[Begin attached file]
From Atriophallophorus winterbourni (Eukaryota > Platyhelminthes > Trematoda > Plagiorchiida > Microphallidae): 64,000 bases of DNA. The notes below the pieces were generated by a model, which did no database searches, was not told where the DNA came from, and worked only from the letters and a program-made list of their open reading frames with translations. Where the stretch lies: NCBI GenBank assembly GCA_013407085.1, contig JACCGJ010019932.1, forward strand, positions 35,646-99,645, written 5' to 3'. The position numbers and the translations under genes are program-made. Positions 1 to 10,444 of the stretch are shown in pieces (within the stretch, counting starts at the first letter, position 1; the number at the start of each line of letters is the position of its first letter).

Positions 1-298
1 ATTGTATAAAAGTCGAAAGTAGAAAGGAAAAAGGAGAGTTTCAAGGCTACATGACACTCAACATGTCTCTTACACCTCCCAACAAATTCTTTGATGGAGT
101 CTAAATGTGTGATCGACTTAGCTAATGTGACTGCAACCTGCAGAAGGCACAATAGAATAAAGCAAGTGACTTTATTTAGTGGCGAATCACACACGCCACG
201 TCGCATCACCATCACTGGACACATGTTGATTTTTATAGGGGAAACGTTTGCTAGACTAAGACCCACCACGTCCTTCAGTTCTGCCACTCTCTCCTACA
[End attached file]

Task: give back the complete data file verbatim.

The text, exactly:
From Atriophallophorus winterbourni (Eukaryota > Platyhelminthes > Trematoda > Plagiorchiida > Microphallidae): 64,000 bases of DNA. The notes below the pieces were generated by a model, which did no database searches, was not told where the DNA came from, and worked only from the letters and a program-made list of their open reading frames with translations. Where the stretch lies: NCBI GenBank assembly GCA_013407085.1, contig JACCGJ010019932.1, forward strand, positions 35,646-99,645, written 5' to 3'. The position numbers and the translations under genes are program-made. Positions 1 to 10,444 of the stretch are shown in pieces (within the stretch, counting starts at the first letter, position 1; the number at the start of each line of letters is the position of its first letter).

Positions 1-298
1 ATTGTATAAAAGTCGAAAGTAGAAAGGAAAAAGGAGAGTTTCAAGGCTACATGACACTCAACATGTCTCTTACACCTCCCAACAAATTCTTTGATGGAGT
101 CTAAATGTGTGATCGACTTAGCTAATGTGACTGCAACCTGCAGAAGGCACAATAGAATAAAGCAAGTGACTTTATTTAGTGGCGAATCACACACGCCACG
201 TCGCATCACCATCACTGGACACATGTTGATTTTTATAGGGGAAACGTTTGCTAGACTAAGACCCACCACGTCCTTCAGTTCTGCCACTCTCTCCTACA